30th Abingdon Beavers took part in Parliament Week on the 15 November.
The meeting hall was set up like Westminster. Abingdon Town Councillor, Samantha Bowring talked with the Beavers about why and how local and national decisions are taken and how she was inspired to become a Councillor to help improve the local parks.
The Beavers formed their own opinions on subjects, such as whether school uniform was a good idea or if voting should be compulsory. They then came up with ideas for the Beaver meeting the week after.
Three ideas were voted on using real voting booths and a ballot box, with the Beavers having to put a cross on the chosen activity. Sledging in the dark won the ballot but we also gained lots of program ideas for next term.
The Beavers went grass sledging in the dark the week after Parliament Week, with the sledges lit up with fairy lights and had great fun.
We entered this competition for the first time. We had six Scouts but only five were in the team due to the age restriction for a ‘Junior’ team. The Scouts did great considering that, of the five, only one Scout was invested. The other four were invested on the hike.
Over 13 miles in total and just over 8 hours. For some of the younger ones this was their first time, and I hope not their last. Great navigation, I think we only got lost once and I only needed to correct directions twice.
At the end of July 2017, 30th Abingdon Scouts went on their annual week-long Summer Camp. Activities included caving, stand-up paddleboarding, cycling, trampolining and swimming, as well as traditional scout skills. The scouts cooked in their patrols each day, on stoves and on open fires.
Leo, a scout, wrote about the caving:
On summer camp 2017 as an activity we went caving in Swildon’s Hole with West Sussex Scout Caving Team. We were split into two groups each group had two instructors, in my group we had Sam and Toby. The caves were public and we went in a little hole in the ground then through this very tight bit called the zig zag. A stream ran through the cave going a long way down and there were some water falls. We went all the way to this place called the 20 foot pot but we did not go down but the other group did. We made our way back towards the top and then through a really tight tunnel into an opening, after that we carried on walking through the caves and up Jacobs Ladder until we found out that we walked in a circle. When we got out we found out that the other group had finished one hour earlier. I would recommend trying caving out and I would like to do it again.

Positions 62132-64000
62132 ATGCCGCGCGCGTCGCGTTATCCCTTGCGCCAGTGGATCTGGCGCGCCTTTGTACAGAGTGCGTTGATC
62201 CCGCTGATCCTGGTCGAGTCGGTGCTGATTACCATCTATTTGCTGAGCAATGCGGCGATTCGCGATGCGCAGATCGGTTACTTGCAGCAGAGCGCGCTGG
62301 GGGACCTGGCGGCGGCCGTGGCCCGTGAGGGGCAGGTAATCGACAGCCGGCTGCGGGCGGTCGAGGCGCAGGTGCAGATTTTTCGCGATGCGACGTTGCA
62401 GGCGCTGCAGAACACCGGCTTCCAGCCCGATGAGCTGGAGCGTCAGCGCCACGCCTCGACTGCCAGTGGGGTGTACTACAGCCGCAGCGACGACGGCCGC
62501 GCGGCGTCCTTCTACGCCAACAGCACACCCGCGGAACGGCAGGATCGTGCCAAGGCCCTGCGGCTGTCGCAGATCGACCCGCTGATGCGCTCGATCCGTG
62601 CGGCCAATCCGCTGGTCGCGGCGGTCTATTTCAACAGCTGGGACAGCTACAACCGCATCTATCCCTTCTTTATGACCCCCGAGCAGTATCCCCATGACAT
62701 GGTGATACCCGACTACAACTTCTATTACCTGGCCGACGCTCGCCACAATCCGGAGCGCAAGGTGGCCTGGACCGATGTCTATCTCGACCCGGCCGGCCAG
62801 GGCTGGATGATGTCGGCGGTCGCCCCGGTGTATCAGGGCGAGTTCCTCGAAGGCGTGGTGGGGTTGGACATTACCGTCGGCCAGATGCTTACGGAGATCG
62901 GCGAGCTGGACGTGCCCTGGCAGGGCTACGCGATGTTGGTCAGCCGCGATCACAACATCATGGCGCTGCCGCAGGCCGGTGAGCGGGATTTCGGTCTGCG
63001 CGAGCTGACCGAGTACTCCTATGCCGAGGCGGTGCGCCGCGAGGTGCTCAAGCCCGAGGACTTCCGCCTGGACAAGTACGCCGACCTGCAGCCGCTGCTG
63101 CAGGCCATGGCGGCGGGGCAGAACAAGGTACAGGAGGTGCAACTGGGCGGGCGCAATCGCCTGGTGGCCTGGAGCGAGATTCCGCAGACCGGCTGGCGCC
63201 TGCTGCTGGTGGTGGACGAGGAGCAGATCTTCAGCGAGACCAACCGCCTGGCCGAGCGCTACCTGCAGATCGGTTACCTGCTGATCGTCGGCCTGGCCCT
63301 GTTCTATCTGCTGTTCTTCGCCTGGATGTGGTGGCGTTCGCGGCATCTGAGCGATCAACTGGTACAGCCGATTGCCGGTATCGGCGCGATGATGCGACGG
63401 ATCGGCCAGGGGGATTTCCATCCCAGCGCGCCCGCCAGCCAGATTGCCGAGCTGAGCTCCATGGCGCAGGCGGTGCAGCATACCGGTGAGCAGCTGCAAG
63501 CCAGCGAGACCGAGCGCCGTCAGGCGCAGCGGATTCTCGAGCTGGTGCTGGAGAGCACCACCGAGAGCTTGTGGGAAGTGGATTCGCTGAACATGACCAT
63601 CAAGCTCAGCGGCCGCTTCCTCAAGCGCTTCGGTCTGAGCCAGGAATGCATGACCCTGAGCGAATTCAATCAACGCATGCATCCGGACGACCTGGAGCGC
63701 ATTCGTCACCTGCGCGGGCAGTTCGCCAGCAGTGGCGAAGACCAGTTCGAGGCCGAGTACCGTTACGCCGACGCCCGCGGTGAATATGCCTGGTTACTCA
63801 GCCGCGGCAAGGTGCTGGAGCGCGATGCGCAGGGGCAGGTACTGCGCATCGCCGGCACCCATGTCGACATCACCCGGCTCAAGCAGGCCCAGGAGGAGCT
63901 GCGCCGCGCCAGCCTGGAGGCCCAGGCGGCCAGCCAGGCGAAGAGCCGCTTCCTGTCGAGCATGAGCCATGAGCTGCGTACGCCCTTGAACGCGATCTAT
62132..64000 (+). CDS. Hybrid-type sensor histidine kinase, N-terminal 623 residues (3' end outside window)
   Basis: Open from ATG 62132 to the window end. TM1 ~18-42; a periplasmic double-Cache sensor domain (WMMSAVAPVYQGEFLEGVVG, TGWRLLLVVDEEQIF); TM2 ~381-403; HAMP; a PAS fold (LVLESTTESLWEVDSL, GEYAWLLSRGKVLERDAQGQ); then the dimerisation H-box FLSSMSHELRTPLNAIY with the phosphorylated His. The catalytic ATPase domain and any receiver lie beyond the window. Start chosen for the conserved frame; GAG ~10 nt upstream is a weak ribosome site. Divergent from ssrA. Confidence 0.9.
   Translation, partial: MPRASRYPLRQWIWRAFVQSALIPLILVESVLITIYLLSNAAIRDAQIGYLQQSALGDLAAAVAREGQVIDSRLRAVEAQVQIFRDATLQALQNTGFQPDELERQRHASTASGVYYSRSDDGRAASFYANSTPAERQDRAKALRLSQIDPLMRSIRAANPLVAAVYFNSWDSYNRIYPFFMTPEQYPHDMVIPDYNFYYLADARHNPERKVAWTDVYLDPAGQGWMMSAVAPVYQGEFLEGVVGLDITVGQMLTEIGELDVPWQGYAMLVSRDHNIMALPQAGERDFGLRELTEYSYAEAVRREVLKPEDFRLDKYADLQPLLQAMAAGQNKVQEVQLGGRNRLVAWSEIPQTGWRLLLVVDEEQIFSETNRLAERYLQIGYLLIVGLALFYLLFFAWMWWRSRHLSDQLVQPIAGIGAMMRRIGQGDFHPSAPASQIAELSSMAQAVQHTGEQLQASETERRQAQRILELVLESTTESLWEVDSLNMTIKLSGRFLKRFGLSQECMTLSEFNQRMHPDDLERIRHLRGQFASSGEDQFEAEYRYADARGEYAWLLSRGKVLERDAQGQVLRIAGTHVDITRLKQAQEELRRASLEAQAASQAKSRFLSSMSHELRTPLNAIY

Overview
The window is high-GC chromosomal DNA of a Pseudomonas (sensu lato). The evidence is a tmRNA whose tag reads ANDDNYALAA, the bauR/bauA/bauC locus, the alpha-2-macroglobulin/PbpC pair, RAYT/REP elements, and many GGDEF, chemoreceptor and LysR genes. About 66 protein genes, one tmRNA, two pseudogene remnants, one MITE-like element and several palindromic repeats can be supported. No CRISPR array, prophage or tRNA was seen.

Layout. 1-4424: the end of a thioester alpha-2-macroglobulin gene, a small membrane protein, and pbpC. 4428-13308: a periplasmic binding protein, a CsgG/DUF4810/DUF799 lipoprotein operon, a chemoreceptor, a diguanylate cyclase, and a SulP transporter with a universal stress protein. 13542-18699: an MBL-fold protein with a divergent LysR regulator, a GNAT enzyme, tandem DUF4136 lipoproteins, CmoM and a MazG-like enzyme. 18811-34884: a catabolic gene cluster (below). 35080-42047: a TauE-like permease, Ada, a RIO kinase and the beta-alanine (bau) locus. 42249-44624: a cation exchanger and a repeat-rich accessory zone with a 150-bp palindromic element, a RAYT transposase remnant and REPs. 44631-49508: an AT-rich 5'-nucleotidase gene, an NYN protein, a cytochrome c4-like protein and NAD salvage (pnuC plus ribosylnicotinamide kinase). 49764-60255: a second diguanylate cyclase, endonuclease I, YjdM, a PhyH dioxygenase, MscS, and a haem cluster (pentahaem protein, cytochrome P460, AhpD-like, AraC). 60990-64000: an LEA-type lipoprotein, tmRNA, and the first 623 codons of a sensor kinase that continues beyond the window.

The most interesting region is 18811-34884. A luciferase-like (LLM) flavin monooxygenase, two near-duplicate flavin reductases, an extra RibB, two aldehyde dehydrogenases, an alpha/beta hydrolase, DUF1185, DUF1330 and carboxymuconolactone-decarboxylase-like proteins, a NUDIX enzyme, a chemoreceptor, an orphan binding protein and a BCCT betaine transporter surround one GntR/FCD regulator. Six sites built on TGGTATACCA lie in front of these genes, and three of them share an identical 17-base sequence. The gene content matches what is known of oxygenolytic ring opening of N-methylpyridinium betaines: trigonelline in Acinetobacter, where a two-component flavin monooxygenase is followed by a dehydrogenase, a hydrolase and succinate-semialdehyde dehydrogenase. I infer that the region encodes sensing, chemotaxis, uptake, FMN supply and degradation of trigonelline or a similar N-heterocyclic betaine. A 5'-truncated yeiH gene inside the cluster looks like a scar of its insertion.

Summer Camp was enjoyable because there was a wide range of activities. Most of all I loved the cycling because it was exciting to go through the tunnels on an old railway line just outside Bath. It was nice to go through an old Roman town. But there were plenty of other things that I liked. It was fun to cook and eat the food. There were some mishaps which made us laugh. We had great fun caving and stand up paddle boarding. I really enjoyed the whole week and would love to go again.
Another scout wrote:
Scout Camp was brilliant; I like that we got to choose what we cooked and what we did. I also enjoyed the sense of community and that every one pitched in to get something done. I liked that there was never moment when you were standing around doing nothing and always had something to do. We also got to do a wide range of activities from cycling to caving which was great fun. I particularly enjoyed singing and playing around the campfire where I got to know several of the Scouts better.
On Saturday 4th March, under clear blue skies, two teams of scouts from 30th Abingdon took on the Winter Challenge, an 18-mile hike along the Ridgeway. Here is what four scouts had to say after the event.
This was my first time doing the Winter Challenge and I didn’t know what to expect. I thought it was going to be easy, turns out it’s not! The checkpoints were a relief, they were a point closer to the end. Checkpoint 3 was the best, the bacon butties were really tasty! The terrain was really muddy & slippery & at one point I fell in a puddle. The mud added lots of weight to your feet & made it harder! I felt relieved and exhausted when I made it the whole 18 miles but also really pleased I’d done it.
On Saturday 4th March I walked the winter challenge with a group of scouts. It was a dry, bright spring day; which made for good walking conditions, so we made good time.We managed to complete it in 6 hours and 55 minutes, which we thought was a reasonable result. We walked and talked so the end was soon in sight. We had a great adult walking with us who encouraged us when we were struggling- thanks to Lucy for this support! There is a bacon butty stand and two tuck shops along the route to keep you moving.
It’s the first time I’ve done it and I would recommend the Winter Challenge to any scouts who want to test their limits.